obtained and intrinsic motivation being stimulated ([27];
Pekrun, Hall, Goetz, & Perry, 2014). Research into pre-
ferred intensity is limited; being intervention-based six
to twelve-week studies. erefore, the effect of preferred
intensity upon mental health over a randomised self-
motivated population is not known. As many of the resil-
ient and continued protective effects from exercise are
correlated with the continuation of exercise throughout
the lifespan [19, 21], a short intervention study cannot
conclude confidently about the continued effect of pre-
ferred intensity exercise and resilience. e current study
targeted this limitation as all those who exercise had
done so autonomously, not knowing it would be inves-
tigated for research purposes. e comparison between
those who were already exercising before lockdown and
those who began once lockdown was imposed gave an
insight into the long-term effects of exercise on resilience
and how quickly exercise can promote resilience. is is
in-line with self-determination theory [27], with exercis-
ing during lockdown being intrinsically motivated and
causally related to preferred intensity, which as the cited
literature has suggested, maximises the effect on resil-
ience, thus providing clearer insights into how the exer-
cise of the population as a whole affects resilience.
To date, studies have researched resilience and its mod-
erators in either clinical or general populations, leaving
the general population under-researched, hence the cur-
rent study. Despite the reviewed literature suggesting a
study amongst a self-selecting sample of the population
into resilience should not be impacted by poor mental
health, it indicates a need to control for mental health as
a co-variant. Controlling for mental health as a co-variant
would strengthen the statement that exercise increases
resilience in the generic population.
e lockdown imposed on the UK on the 23rd March
2020 due to COVID-19 has provided a unique opportu-
nity for this study to investigate areas in which previous
research has been limited. e adversity and life-style
changes imposed [28] allows comparisons to be made
against the broad population within the UK who had
to adhere to rules that go against the natural biological
and psychological nature of Homo sapiens; pack animals
who require social interaction to form a social identity
which mediates resilience [15, 2931]. Adversity has
included isolation, separation, financial strain, grief, and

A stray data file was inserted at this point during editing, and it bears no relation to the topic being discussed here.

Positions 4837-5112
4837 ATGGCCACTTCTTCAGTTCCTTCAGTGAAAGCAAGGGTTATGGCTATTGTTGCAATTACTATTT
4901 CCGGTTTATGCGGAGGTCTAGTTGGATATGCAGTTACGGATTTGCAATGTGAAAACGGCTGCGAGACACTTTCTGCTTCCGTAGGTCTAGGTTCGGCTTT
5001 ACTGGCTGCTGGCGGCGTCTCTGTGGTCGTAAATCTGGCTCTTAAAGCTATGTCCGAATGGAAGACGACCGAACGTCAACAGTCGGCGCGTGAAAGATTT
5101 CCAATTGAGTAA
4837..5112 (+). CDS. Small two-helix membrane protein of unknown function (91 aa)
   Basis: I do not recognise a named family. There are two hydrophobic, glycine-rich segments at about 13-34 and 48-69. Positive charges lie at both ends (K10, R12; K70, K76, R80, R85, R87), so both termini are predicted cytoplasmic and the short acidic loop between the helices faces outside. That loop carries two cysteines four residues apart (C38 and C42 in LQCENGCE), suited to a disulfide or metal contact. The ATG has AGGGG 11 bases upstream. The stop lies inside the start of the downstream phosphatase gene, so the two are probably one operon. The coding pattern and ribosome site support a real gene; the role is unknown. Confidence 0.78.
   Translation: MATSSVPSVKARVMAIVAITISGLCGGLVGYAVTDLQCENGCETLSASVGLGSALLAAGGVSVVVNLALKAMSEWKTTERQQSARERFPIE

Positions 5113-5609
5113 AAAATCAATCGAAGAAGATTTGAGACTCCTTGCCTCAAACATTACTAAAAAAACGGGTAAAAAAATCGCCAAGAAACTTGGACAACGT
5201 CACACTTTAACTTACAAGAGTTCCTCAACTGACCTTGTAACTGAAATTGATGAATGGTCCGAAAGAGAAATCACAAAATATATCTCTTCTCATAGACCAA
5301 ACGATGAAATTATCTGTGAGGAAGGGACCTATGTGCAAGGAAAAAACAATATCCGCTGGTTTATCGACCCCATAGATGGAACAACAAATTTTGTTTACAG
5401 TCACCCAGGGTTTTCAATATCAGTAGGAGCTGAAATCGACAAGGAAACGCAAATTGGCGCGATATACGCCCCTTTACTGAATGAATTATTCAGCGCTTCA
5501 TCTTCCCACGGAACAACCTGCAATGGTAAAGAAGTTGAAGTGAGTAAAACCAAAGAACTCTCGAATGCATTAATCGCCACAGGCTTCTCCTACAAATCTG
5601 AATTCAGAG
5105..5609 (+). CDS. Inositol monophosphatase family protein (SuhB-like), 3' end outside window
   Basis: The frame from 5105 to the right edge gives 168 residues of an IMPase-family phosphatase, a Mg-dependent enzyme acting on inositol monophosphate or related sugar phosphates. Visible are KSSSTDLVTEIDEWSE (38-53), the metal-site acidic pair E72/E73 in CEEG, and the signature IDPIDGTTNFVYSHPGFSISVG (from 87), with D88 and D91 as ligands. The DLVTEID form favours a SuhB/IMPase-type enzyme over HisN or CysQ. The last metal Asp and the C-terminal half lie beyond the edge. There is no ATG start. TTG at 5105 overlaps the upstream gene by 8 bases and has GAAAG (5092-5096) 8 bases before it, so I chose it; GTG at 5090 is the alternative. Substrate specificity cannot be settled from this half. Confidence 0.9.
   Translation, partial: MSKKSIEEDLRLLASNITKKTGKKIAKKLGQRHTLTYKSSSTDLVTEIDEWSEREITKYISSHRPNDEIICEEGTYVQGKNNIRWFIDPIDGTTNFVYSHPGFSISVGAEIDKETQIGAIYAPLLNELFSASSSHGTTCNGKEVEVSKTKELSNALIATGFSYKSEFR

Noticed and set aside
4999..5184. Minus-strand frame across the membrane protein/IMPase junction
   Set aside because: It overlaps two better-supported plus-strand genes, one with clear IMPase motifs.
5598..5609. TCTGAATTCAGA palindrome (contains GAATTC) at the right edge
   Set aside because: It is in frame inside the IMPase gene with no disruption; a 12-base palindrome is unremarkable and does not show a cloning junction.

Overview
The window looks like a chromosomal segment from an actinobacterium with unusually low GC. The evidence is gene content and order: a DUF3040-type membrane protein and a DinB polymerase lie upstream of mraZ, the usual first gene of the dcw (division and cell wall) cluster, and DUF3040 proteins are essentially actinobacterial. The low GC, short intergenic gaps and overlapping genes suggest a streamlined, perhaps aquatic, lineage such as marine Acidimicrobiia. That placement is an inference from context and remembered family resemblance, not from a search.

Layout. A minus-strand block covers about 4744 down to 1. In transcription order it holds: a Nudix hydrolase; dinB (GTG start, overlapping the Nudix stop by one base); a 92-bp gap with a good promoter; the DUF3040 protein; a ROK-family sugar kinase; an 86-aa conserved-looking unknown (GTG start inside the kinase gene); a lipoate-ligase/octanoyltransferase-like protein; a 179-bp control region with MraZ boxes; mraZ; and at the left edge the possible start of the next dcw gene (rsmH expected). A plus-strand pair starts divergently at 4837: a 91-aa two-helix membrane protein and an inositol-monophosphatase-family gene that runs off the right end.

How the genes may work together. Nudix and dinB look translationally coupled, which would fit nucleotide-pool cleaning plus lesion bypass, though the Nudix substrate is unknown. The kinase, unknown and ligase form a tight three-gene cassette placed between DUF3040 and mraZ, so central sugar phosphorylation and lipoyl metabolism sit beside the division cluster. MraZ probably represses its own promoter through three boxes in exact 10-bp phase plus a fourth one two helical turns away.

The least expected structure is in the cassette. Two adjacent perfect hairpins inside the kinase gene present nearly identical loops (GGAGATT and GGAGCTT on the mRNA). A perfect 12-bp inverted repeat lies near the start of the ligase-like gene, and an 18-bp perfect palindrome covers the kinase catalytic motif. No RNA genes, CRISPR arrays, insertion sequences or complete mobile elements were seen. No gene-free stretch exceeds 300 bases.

educational deficits (BBC, 2020 [32];), research shows
this negatively impacts resilience [33, 34]. ese studies
were not conducted in a pandemic, thus, whether these
constraints affect resilience similarly in a pandemic is
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Lancasterand Callaghan BMC Public Health (2022) 22:827
unknown and explored in the current study. Based on
data from past recessions; such as the 2008 economic cri-
sis, where suicide rates in Europe increased by 6.5% the
prognosis for mental health and wellbeing as a result of
lockdown is not predicted to be positive ([35, 36]; Radio4
(BBC), 2020 [37];). As research is scarce, we do not yet
know how the COVID-19 lockdown has impacted resil-
ience or its empirical moderators.
e aim of the current study was to examine how the
COVID-19 pandemic affected resilience and its modera-
tors by investigating if there was a difference in resilience
and quality of life between people with varying levels of
exercise, including those who changed their exercise lev-
els pre and during the COVID-19 pandemic, and whether
location played a role in this relationship. e authors
anticipated:
1) People reporting higher exercise levels would have
better resilience and QOL than those reporting low
and moderate exercise levels pre-COVID-19 lock-
down.
2) People who improve their exercise levels during
COVID-19 lockdown would have better resilience
and QOL than people whose exercise levels reduced
or remained the same.
3) Mental health and sleep quality would moderate the
relationship between exercise levels and resilience.
4) Exercise levels and resilience would differ between
people living in rural and urban environment during
COVID-19.
5) Life-orientation and resilience would differ between
people living in rural and urban environments.
6) e relationship between exercise levels, resilience
and QOL in people living in rural and urban environ-
ments would moderated by mental health and sleep